In a new twist to the CIA leak story, Robert Novak thinks that President Bush knows who leaked CIA operative Valerie Plame’s name. Also, bloggers are troubled by the Iranian president’s Holocaust denials and are wondering if a Mormon could be the next president.
Novak speaks: On Tuesday, columnist Robert Novak told an audience that he would “be amazed” if Bush did not know who leaked CIA agent Valerie Plame’s name to Novak and other reporters in 2003. The statement has sparked speculation about what Bush knows—and suggestions, like this one from the Nation’s David Corn, to “heed the admonition he issued to administration employees after the leak investigation began: come forward and speak out.”
Corn is not alone in his curiosity. “A lot of us have been saying this from the beginning,” says Josh Marshall of prominent lefty blog Talking Points Memo, adding that what Bush knows about the leak source has “always been the essence of” the controversy. At The Liberal Phoenix, David Benjamin wants Bush and everyone subordinate to him to testify in front of Congress. “If we actually had a Congress interested in finding the truth, that is exactly what would happen, but instead we have Republicans,” he snips.
But other bloggers point out that Novak’s statement could be speculation. “The questions is whether Novak is ‘reporting’ on information he has … or is he speculating?” asks conservative AJStrata of the Strata-Sphere. Strata, who does a little speculating of his own on the source’s identity, is discouraged by Novak’s statement. “The ‘campaign’ by the left was just given a real boost by these statements,” he complains.
Denial is not a river in Iran: Iranian president Mahmoud Ahmadinejad on Wednesday called the Holocaust a “myth.” World leaders have condemned the remarks and bloggers are pointing out the potential political ramifications of Ahmadinejad’s statements.
“Pres. Ahmadinejad is rattling a saber he may not want to,” warn Syd and Vaughn of the right-leaning blog The Asylum, noting that Israeli officials may target Iranian nuclear facilities in the future. Tehran native and Toronto resident Hossein Derakhshan of Editor: Myself believes that the Iranian president wants to divert the world’s attention from Iranian strife, gain Iranian citizens’ support for a nuclear program, and “embarrass the moderate diplomats and make it impossible for them to stay” in an attempt to remove reform-minded officials from his government.
Bloggers in Iran are also concerned. An Iranian who voted against Ahmadinejad and posts under the pseudonym The Letter N at Another Irani Online thinks Ahmadinejad is playing a dangerous game. “[E]ven I didn’t expect that he would be so unpredictable and dangerous: the US/Israel are dying to attack Iran, and Ahmadinejhad seems determined to give them the excuses they’ve been fishing for,” he broods. Another in-country Iranian, h, analyzes the situation at Brooding Persian. “This does not bode well for Iran or the region,” he says, addressing similar comments that Ahmadinejad made last week. “That place [Israel] is and remains their home. Perhaps the Israelis—much like the rest of us—should be encouraged/learn to be better, more humane neighbours. But it is not Mr. Ahmadi-Nejad’s business to play the role of a disgruntled landlord.”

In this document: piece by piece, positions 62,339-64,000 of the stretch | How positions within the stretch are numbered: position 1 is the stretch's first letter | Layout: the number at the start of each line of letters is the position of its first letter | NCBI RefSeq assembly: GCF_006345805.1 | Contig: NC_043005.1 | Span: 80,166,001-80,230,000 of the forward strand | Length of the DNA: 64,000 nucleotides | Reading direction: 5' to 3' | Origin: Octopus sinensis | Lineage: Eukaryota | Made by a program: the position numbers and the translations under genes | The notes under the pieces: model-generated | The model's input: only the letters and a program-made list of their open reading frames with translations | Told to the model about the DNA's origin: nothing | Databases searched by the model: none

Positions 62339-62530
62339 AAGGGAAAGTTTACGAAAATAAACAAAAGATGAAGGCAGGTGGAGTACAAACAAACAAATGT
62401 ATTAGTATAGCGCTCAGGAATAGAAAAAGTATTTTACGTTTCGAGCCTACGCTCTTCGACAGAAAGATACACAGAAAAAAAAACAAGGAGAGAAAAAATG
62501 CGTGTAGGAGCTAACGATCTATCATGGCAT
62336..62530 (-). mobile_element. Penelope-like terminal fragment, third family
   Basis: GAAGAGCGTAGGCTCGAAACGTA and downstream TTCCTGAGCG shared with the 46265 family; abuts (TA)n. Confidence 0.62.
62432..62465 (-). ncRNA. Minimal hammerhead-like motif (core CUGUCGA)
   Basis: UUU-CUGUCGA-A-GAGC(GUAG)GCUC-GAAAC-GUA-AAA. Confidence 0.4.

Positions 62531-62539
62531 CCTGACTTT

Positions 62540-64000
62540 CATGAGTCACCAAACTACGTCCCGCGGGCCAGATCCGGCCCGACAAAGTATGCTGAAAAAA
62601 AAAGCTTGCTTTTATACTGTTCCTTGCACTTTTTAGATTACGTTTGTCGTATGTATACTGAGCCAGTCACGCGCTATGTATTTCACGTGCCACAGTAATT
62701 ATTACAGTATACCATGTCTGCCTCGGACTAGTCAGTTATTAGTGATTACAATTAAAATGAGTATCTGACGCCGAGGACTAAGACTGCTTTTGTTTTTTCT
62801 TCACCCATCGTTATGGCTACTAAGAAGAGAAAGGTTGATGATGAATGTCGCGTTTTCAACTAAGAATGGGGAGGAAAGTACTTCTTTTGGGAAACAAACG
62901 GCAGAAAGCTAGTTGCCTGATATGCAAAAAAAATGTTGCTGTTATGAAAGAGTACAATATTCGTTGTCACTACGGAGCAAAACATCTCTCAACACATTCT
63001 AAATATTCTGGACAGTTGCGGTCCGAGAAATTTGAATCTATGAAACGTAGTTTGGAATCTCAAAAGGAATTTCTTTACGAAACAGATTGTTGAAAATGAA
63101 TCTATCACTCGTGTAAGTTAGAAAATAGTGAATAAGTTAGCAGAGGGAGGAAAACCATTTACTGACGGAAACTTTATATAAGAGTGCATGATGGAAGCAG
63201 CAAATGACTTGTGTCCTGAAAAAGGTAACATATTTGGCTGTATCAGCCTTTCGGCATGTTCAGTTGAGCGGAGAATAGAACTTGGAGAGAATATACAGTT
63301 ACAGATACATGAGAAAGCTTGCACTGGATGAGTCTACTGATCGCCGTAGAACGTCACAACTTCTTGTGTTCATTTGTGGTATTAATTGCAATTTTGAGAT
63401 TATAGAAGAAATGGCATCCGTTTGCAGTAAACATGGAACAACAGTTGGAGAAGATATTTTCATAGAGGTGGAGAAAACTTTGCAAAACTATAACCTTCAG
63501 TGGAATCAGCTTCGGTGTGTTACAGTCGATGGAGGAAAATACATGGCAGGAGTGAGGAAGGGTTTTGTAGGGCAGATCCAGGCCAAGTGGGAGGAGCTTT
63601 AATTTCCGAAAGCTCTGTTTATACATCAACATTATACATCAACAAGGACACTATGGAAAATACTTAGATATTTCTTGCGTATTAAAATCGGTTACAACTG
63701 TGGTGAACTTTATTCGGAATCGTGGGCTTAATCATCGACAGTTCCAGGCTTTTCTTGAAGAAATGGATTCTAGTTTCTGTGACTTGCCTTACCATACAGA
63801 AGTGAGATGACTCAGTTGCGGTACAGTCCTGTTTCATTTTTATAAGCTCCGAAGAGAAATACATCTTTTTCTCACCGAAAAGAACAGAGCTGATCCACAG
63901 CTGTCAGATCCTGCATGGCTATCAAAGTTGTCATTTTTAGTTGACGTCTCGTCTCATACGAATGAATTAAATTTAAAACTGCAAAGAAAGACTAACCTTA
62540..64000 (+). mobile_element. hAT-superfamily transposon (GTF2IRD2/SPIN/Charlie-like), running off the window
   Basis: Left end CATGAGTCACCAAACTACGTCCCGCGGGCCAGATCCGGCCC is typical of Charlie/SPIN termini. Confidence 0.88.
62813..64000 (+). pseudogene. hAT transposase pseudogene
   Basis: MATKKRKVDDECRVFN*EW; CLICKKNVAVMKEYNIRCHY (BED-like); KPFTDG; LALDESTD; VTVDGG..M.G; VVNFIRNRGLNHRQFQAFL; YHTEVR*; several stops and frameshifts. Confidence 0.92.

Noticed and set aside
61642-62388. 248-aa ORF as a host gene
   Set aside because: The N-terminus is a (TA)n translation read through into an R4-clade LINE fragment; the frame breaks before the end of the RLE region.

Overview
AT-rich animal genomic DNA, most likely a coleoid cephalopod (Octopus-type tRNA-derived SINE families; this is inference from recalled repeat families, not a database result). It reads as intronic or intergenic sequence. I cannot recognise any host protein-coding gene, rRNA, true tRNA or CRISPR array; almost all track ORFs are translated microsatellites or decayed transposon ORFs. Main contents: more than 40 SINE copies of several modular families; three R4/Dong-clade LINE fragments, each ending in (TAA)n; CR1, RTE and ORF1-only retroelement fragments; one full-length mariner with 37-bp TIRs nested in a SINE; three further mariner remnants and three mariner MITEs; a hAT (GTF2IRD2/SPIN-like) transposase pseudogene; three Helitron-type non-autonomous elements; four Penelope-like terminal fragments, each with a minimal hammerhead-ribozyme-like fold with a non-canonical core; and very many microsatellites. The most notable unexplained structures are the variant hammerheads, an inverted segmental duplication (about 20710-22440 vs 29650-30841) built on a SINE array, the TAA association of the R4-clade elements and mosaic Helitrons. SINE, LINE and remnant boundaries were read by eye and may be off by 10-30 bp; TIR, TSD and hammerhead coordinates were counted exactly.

Read more about Ahmadinejad’s Holocaust denial.
A Mormon president?: Massachusetts Gov. Mitt Romney announced yesterday that he will not seek re-election in what might be his first step toward a presidential bid. But bloggers are wondering whether Romney’s Mormon faith might stymie his political ambitions.
Jackmormon says on his blog, Not Yet Enlightened, that the stumbling block might be the church’s stance that “an official, publicized statement from the President of the Church … bears the weight of The Word of God,” possibly making it seem like Romney was under the control of his faith. He asks, “How much space can Romney actually create for himself between the pronouncements from Utah and his status as a believer?”
Posters at ThinkChristian, a forum for Christians, while far from reaching a consensus, suggest that evangelical Christians might be open to Romney if he supports conservative values. “I stand for the Word of God and that’s what we should all do! If he keeps his extreme religious views to himself and leads the way God wants him to, he has a chance,” poster Donnell says. Elect Mitt Romney in 2008, a blog whose purpose is self-evident, is optimistic: “Mr. Romney’s Presidential campaign/administration is not going to be defined on his being Mormon.”
On The Corner, the group blog of the National Review, Tim Graham, isn’t making any predictions yet. “[E]vangelicals … start breathing fire when they suggest they hold Jesus ‘at the same level as modern Christendom.’ Mitt could break through. Or it could cause a real theological wrestling match,” he says, possibly prophesying another religion-infused presidential election.
Read more about Mitt Romney.